Credit can make or break a deal or make achieving the goal of home ownership more or less challenging. A person with good credit is more likely able to buy a home than one with bad credit.
There are several credit bureaus – Experian, Transunion, and Equifax are the major players – and each has their own version of a credit score, each weighing different factors in debt payment history a little differently. But FICO scores are the most important score of all – these are scores used by lenders (particularly mortgage lenders) to determine credit worthiness. A FICO score may often be 10-40 points different than a score from one of the other credit bureaus.
FICO – which stands for Fair Isaac Corporation, the company that originated a math and statistics based credit scoring model – is based upon a “paid as agreed” concept. If you pay your debt as agreed, your score goes up; conversely, if you don’t pay as agreed, your score goes down. The purpose of a FICO score is to predict the likelihood of a 90-day default within the next 24 months, based upon past behavior.
- Having money does not equate to having good credit
- Having debt doesn’t mean you have bad credit
Good credit is the result of having reasonable credit limits and debt usage for your income and paying your debts on time all the time. (In fact, no credit history also leads to poor scores.) I have worked with clients who were very wealthy, but with several late, disputed or “slow” pays that put their credit score below 740 and thus limited their loan options. Conversely I have worked with clients with more limited resources but excellent 800+ credit scores because they had reasonable debt and always paid on time – they ended up with more loan options and a better rate than the wealthy clients!
Having good credit pays off! For a person or couple with a score less than 600, it’s highly unlikely a home purchase is possible. At 600-640, it’s possible, but the interest rate will be higher and loan options limited. With scores in the 640-740, better rates and more options become available. With scores over 740, a borrower is generally eligible for the most loan options and best rates, which can mean a more expensive house is affordable or paying less each month (and over the life of the loan) than someone else with the same loan amount but lower score.
- Pay on time, all the time.
- A single 90-day late payment or collection can push your score below 740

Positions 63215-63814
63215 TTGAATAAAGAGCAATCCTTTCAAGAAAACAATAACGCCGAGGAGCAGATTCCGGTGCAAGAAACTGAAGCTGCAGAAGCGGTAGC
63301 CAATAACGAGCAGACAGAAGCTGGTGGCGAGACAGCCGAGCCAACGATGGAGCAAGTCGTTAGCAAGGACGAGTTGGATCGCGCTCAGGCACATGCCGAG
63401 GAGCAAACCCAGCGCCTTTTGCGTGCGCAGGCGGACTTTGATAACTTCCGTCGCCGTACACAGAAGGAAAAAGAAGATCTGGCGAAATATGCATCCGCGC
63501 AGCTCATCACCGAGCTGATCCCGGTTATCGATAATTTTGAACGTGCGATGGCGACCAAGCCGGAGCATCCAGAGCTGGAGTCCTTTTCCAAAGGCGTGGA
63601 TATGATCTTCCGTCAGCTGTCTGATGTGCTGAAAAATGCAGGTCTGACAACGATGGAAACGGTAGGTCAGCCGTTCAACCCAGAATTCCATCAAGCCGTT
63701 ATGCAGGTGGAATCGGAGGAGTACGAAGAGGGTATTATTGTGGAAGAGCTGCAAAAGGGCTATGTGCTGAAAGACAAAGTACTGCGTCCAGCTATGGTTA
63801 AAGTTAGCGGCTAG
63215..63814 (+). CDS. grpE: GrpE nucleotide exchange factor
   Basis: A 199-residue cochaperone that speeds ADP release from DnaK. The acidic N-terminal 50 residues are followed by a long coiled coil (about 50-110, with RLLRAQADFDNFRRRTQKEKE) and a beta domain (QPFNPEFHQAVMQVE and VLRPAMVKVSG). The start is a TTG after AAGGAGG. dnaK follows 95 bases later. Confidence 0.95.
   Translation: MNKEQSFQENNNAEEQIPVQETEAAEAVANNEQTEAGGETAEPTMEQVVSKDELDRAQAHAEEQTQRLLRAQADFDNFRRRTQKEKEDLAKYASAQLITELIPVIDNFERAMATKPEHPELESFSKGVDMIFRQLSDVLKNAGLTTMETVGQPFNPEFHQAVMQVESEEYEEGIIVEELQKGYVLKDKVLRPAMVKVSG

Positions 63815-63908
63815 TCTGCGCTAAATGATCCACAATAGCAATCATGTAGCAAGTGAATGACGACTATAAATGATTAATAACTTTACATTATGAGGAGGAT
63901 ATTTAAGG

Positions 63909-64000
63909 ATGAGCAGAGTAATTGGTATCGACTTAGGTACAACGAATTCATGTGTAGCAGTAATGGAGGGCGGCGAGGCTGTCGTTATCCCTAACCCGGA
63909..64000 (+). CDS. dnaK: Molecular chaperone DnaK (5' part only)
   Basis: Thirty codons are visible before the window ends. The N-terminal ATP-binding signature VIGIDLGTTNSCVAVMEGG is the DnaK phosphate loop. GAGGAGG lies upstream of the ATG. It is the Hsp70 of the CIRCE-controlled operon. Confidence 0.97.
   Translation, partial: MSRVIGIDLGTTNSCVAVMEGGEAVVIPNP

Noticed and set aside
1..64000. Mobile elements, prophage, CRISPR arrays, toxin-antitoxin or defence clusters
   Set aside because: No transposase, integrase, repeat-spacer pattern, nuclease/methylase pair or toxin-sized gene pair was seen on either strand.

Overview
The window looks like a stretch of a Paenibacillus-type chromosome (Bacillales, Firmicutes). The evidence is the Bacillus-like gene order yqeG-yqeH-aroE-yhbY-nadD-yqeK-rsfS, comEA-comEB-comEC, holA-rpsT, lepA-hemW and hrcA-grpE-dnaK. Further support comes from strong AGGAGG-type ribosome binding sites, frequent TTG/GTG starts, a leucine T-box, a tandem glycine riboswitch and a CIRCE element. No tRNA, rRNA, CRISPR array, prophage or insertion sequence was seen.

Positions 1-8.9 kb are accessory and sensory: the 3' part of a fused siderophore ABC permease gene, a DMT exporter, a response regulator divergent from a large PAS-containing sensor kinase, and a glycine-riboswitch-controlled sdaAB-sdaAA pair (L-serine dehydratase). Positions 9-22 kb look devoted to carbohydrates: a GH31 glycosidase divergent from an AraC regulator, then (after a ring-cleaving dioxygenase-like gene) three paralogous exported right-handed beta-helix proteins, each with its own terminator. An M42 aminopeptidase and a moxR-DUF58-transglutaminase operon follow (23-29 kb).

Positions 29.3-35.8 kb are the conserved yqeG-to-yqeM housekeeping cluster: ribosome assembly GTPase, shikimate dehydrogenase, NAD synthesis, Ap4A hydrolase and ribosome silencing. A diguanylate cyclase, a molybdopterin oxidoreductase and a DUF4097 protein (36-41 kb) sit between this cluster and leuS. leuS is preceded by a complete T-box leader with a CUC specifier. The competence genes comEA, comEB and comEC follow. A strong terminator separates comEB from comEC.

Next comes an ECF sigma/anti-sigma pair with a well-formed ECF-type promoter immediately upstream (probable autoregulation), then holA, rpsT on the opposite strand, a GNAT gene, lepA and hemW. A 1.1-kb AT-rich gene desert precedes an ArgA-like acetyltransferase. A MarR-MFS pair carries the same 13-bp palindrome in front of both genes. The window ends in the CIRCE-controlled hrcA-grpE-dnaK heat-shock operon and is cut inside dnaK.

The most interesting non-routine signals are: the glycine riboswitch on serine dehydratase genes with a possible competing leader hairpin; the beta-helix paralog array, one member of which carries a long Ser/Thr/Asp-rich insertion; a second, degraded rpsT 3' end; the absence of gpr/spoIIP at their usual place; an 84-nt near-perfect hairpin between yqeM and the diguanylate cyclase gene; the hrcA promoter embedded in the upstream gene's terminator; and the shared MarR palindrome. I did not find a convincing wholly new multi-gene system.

- A single 30-day late payment can cost 40-60 points in your score
- Set Up Automatic Payments So You Never Miss a Payment
- Setting up all your credit accounts to be paid automatically from your primary banking account is a great way to make sure you never miss or have a late payment on your regular bills.
- If you can’t set up a bill for automatic payments, look for options that allow for an automatic email or text alert to remind you when the bills are due, or put a reminder on your phone or calendar.
- Monitor Automatic Bill Payments and Subscriptions
- We tend to forget about recurring charges to a debit card or automatic withdrawals from a checking account. These could be for subscriptions, memberships or services we’ve forgotten about or no longer use. Some may be the result of “auto-renewal” policies that automatically extend services indefinitely. One easy way to get these kind of expenses under control is to visit Trim, a free service to help identify and cancel unwanted subscriptions.
- If you have a dispute with a lender or creditor, better to pay first, then work it out. This usually prevents damage to a credit score.
- Dollar amounts related to derogatory items don’t matter! It doesn’t matter if you are late by $1 or $1,000,000, because FICO reflects your ability to “pay as agreed”.
- New accounts temporarily lower scores. (This is why mortgage lenders don’t like you buying anything big before closing!)
- Everyone can get a free credit report each year from each of the three primary credit bureaus using annualcreditreport.com.
- These reports will not include a FICO score, but do provide details as to what’s in one’s report. Reviewing the details can help you determine if you have a “derogatory” credit instances that require action to correct or if your credit history is positive.
- Be smart about your credit regardless of your marriage status!
- If you are getting married, discuss credit scores and history with your soon-to-be spouse.
- If you are married, make a “date” with your spouse to check your credit once a year.
- If you are getting divorced, check your credit every 3-4 months or more and take quick action to separate your credit from your soon-to-be ex-spouse’s.
- If you are single, look out for yourself and your financial goals.
The bottom line is that credit is critical to your financial success.
Monitoring and building your credit through practicing smart money management is a habit that really pays off – especially if your plans include owning a home. If you are considering buying a new home, or refinancing the home you’re in, contact me to review loan options that fit your credit score.